Yes, I'm going to die without chilli and sambal, but not just yet. The one thing I sorely miss is Japanese food, specifically sushi and sashimi. There was a lunch at Nobu, just because. But Nobu is Japanese-Peruvian, not quite the same although the quality is to be expected. Big names are dependable that way. It makes for intriguing presentation of food. However, I wanted to find a second-tier restaurant that isn't shite, and doesn't just do yakitori or teppanyaki. We didn't ask anyone for recommendations. We trawled the net and found one that sounded promising.
We braved Shoya in the evening drizzle, choosing to walk there instead of taking the car. An umbrella was more than sufficient to fend off the rain. The locale is ridiculously rowdy. I'm glad the restaurant's located off the main street and in a little lane that's quieter.
It's a big restaurant that seems to offer every style of Japanese food. We were seated at the sushi bar, took a leap of faith and ordered only sushi and sashimi. We weren't disappointed. Granted, the range of fish that evening was small, but they were fresh. The sushi rice passed the test. It was an odd sort of vinegar used, but it would do. I appreciated the freshly grated wasabi. It's a proper restaurant with decent chefs. I think people don't actually eat all that much sushi and sashimi here. The customers seem to order alot of cooked food. The chefs were a little taken aback at our orders. They scrambled to widen their repertoire of fish, but of course it was limited by their stocks.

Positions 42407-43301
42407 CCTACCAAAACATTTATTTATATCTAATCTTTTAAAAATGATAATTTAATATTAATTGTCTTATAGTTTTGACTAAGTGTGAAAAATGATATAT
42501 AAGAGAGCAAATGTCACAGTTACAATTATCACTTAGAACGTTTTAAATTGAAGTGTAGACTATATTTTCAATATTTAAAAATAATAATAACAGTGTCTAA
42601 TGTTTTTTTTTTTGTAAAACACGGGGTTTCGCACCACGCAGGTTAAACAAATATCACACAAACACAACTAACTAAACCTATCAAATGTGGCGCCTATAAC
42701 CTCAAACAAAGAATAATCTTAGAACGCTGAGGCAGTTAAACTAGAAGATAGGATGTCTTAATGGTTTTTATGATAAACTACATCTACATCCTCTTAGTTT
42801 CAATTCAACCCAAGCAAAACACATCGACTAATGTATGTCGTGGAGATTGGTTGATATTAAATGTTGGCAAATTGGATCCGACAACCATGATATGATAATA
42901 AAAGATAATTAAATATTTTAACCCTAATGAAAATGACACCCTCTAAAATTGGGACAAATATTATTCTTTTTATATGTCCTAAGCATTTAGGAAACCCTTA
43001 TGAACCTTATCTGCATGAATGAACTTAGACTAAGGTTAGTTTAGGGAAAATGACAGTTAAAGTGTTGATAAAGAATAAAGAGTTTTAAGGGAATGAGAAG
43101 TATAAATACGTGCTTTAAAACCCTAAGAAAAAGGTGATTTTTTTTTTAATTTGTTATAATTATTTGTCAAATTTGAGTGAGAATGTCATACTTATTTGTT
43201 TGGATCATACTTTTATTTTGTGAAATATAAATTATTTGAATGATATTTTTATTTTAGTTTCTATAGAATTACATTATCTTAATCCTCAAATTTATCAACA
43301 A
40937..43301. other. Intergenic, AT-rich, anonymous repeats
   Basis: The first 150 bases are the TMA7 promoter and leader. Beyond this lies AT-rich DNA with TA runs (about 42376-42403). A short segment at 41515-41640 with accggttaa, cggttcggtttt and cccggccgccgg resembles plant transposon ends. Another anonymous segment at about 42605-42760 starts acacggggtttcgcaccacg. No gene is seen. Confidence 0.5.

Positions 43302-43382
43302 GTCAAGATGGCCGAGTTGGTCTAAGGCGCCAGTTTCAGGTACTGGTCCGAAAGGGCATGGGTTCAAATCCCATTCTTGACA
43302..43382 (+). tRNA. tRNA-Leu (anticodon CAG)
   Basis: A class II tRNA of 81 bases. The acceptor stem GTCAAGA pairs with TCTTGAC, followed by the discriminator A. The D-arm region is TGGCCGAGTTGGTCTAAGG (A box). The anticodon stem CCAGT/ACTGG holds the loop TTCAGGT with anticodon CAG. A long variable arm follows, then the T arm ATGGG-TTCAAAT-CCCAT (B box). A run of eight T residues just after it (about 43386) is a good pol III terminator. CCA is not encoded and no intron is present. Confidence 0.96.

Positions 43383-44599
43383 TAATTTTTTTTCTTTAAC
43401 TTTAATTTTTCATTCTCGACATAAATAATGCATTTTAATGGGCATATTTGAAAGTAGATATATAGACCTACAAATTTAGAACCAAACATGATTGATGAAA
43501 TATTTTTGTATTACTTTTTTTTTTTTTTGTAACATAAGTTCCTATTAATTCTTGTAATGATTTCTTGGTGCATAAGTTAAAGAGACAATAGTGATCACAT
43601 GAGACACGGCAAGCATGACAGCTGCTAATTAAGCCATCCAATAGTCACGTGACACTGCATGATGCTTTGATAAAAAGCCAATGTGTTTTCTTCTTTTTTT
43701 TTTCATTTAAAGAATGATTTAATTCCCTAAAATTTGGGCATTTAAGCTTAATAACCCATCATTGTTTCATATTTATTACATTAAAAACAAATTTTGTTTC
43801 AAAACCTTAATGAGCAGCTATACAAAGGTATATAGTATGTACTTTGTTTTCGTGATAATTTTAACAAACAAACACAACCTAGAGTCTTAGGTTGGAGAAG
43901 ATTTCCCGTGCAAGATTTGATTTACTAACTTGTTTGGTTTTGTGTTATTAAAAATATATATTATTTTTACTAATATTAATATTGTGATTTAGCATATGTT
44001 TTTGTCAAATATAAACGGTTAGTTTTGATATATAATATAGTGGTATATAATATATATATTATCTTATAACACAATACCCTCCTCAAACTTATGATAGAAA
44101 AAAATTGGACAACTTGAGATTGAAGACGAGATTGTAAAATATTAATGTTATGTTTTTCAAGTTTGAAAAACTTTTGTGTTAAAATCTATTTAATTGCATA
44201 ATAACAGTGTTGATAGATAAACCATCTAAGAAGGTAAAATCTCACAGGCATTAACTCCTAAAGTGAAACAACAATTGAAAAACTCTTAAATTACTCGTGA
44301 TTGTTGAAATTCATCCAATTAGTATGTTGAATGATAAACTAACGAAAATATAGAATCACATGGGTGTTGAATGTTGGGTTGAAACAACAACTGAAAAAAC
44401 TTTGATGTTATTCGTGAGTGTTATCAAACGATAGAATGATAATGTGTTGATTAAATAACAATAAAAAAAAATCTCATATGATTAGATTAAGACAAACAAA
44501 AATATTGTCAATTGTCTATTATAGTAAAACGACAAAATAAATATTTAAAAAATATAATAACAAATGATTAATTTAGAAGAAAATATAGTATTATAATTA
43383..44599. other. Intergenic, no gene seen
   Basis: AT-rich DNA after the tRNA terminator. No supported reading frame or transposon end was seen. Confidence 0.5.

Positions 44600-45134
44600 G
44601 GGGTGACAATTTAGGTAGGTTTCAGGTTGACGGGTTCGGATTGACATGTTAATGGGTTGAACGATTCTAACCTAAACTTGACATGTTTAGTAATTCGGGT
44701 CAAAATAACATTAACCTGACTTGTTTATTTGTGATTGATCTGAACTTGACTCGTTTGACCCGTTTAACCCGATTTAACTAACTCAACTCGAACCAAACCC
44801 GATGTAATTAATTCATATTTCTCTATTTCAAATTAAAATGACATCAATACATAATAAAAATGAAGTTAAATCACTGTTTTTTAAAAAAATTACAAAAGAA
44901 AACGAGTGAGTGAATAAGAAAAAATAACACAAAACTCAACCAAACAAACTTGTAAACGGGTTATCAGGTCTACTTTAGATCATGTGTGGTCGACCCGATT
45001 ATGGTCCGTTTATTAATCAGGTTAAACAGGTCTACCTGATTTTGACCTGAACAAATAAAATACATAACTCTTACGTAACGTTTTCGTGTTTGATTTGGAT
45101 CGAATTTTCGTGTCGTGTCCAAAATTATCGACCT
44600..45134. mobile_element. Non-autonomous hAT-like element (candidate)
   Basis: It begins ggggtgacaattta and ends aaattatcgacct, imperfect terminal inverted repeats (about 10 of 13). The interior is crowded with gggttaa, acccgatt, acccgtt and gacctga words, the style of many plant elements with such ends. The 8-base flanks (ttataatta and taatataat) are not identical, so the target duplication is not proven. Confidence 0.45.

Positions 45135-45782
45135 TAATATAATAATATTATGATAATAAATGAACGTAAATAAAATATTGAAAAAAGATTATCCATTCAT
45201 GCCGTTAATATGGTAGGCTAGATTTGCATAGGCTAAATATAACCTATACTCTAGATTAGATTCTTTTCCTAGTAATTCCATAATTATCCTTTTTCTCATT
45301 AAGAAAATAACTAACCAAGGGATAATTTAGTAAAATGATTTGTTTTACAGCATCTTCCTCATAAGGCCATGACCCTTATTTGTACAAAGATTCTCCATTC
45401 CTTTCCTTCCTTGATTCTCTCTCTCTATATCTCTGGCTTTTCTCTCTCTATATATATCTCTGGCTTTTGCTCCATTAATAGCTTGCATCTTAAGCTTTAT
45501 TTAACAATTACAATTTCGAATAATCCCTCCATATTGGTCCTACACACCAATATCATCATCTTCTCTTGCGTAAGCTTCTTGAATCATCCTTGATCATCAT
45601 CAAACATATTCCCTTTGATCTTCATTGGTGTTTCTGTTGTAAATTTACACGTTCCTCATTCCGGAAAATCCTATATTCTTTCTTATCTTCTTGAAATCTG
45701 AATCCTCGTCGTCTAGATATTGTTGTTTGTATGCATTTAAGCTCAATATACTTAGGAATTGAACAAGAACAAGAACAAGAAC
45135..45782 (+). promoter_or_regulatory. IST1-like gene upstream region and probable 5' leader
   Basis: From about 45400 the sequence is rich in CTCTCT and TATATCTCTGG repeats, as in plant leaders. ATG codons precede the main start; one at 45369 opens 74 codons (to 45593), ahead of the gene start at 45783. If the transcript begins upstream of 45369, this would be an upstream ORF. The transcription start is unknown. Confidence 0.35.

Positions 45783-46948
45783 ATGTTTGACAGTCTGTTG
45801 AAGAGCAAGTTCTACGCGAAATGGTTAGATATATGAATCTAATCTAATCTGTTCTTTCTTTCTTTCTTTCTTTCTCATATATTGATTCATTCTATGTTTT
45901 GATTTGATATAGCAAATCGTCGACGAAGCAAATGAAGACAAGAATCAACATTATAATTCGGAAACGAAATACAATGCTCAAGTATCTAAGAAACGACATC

Shoya is surprisingly satisfying. Those 2 huge plates of fish were filling! It left us with no space to try any other things. Luckily we could walk off unwanted calories. Heh. The omakase sets seemed good- innovative stuff fused with traditional offerings. Pity we weren't into trying it that evening.